CLEVELAND -- Last week, ESPN's Buster Olney reported the Cleveland Indians would be willing to listen to trade offers for the bulk of their roster -- including 2-time Cy Young Award winner Corey Kluber.
On Monday, Jon Heyman of Fancred and the MLB Network reported similar.
When it comes to baseball's hot stove season, where there's smoke, there's often fire.
As the MLB offseason gets underway, the Indians figure to be one of the league's most fascinating teams. Desperate for improvement but likely without the financial means to achieve as much in free agency, Cleveland will have to get creative in its attempt to close the gap between itself and the likes of Boston, Houston and New York in the American League.
Aside from Francisco Lindor and Jose Ramirez -- each of whom is reportedly untouchable -- the Indians may not possess a bigger trade asset on their roster than Kluber.
So should Cleveland consider trading Kluber this offseason in an effort to retool its roster? Here are five reasons why I think the answer is yes:
Kluber might currently be the Indians' best starting pitcher, but the reality is they could trade him and still lay claim to one of the best rotations in baseball.
Even without Kluber, Cleveland would still have three starters who tallied at least 200 strikeouts last season. Carlos Carrasco -- who's also been linked to trade talks -- also appears poised to fill the role of the Indians' next ace after recording a 17-10 record in 2018 to go along with a 3.38 ERA and 231 strikeouts.
Furthermore, Trevor Bauer and Mike Clevinger are each currently overqualified as No. 3 and No. 4 starters in Cleveland's rotation -- and that's not to mention Shane Bieber's emergence and that the top prospect in the Indians' farm system is 21-year-old right-hander Triston McKenzie.
Suffice to say, the Indians' pitching staff consists of an embarrassment of riches. So much so that they could trade a 2-time Cy Young winner and still say the same.
If you're going to trade a franchise pitcher, you might as well do so at a time that returns maximum value. And with Kluber having been an American League Cy Young Award finalist in each of the past three seasons -- winning the award in 2017 -- it'd be tough to argue they wouldn't be doing just that.
It's also worth wondering how much longer the Indians would be able to fetch the heftiest haul available for the 32-year-old Kluber. Entering this offseason, he still has three years remaining on his contract -- the latter two years of which are team options. Wait any longer and leverage will only shift into the hands of potential trade partners.
Although there's plenty of evidence Kluber is still at the top of his game, multiple injuries over the course of the past two seasons -- and a dip in his strikeout rate in 2018 -- could call into question how long that will remain the case. Trading a player at his peak is always a tough pill to swallow. But if the goal is to improve in the present, Cleveland could be wise to fetch the best return it could get this offseason, rather than waiting until the next.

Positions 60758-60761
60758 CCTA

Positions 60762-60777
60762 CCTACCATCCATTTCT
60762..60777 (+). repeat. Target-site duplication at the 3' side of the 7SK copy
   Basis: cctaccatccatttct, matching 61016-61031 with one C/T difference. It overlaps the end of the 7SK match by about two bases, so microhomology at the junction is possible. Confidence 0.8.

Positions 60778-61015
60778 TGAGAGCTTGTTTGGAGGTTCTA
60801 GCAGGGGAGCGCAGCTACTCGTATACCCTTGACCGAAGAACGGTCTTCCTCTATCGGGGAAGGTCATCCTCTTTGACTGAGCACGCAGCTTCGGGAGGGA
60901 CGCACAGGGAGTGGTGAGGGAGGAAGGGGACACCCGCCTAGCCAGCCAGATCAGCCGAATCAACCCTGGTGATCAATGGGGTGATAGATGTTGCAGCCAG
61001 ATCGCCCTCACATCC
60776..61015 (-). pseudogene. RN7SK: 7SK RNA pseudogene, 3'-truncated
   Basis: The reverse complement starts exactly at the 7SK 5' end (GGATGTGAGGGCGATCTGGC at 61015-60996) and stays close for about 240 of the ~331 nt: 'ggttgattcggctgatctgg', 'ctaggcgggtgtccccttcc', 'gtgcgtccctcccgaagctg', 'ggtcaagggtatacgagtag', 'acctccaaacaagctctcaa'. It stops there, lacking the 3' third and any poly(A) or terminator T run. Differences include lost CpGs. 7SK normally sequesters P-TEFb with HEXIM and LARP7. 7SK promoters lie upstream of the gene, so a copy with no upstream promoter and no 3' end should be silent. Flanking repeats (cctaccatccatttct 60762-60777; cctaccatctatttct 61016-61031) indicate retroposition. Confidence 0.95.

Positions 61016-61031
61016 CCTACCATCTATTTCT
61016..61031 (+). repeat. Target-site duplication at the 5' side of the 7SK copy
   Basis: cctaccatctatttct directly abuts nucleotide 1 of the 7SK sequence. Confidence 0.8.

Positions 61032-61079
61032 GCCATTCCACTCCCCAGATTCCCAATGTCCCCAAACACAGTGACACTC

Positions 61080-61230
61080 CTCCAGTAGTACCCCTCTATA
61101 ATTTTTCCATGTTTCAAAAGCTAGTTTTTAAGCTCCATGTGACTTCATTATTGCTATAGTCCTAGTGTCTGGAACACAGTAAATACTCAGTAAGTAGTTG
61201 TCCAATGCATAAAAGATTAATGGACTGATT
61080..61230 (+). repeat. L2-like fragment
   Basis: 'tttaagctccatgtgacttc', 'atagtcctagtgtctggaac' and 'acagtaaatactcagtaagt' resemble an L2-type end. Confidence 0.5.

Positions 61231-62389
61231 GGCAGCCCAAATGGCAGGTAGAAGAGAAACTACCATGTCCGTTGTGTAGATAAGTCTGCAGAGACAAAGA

To be clear, three starts don't outweigh two seasons' worth of work. But it'd also be tough to argue the Indians have been able to rely on their ace when the games have mattered most the past two years.
In 2017, Kluber surrendered 9 earned runs in 6.1 innings pitched over the course of two starts in Cleveland's five-game loss to the New York Yankees in the American League Division Series. This year, he gave up 4 runs in 4.2 innings while picking up the loss to the Houston Astros in what was the start of a three-game sweep in the postseason's opening round.
Again, this isn't to say Kluber is a "choker" in the playoffs -- his stellar 2016 would indicate otherwise. But his recent resume has been far from stellar and at the very least is something worth weighing when considering whether or not trading the right-hander is a viable option.
Two birds at once
Entering this offseason, the Indians don't have just one, but multiple goals. In an ideal scenario, they would be able to improve their lineup, shed salary and acquire a few promising prospects.
Trading Kluber may allow them to accomplish all three.
While Cleveland's first priority should be bolstering its outfield, it's not crazy to think that given Kluber's stature, such deal could also include a quality minor league also coming back in return. The Indians could also attempt to add one of their less attractive contracts -- say, Jason Kipnis' -- to the deal, in an effort to free up salary to spend elsewhere.
Even if one part of the equation doesn't fit, accomplishing two of the three goals could prove beneficial, even if it requires Cleveland trading its 2-time Cy Young Award winner.
Lack of alternatives elsewhere
Simply put, the Indians need to get better this offseason and can't afford to trot out the same lineup on Opening Day that just got swept by the Astros -- minus key pieces like Michael Brantley and Josh Donaldson.
So how do they do that?
The Indians could -- and likely will -- try to trade a player like Edwin Encarnacion, but it's unlikely that will help their lineup more than it will harm it. Especially with Brantley likely to walk in free agency, Cleveland needs to maintain all of the power that it can.
Unless they're going to be big spenders -- and they're -- then moving one of their starting pitchers appears to make the most sense. Maybe that will be Carrasco. But when you look at all the factors at play, trading Kluber may not be as crazy as it probably first seemed.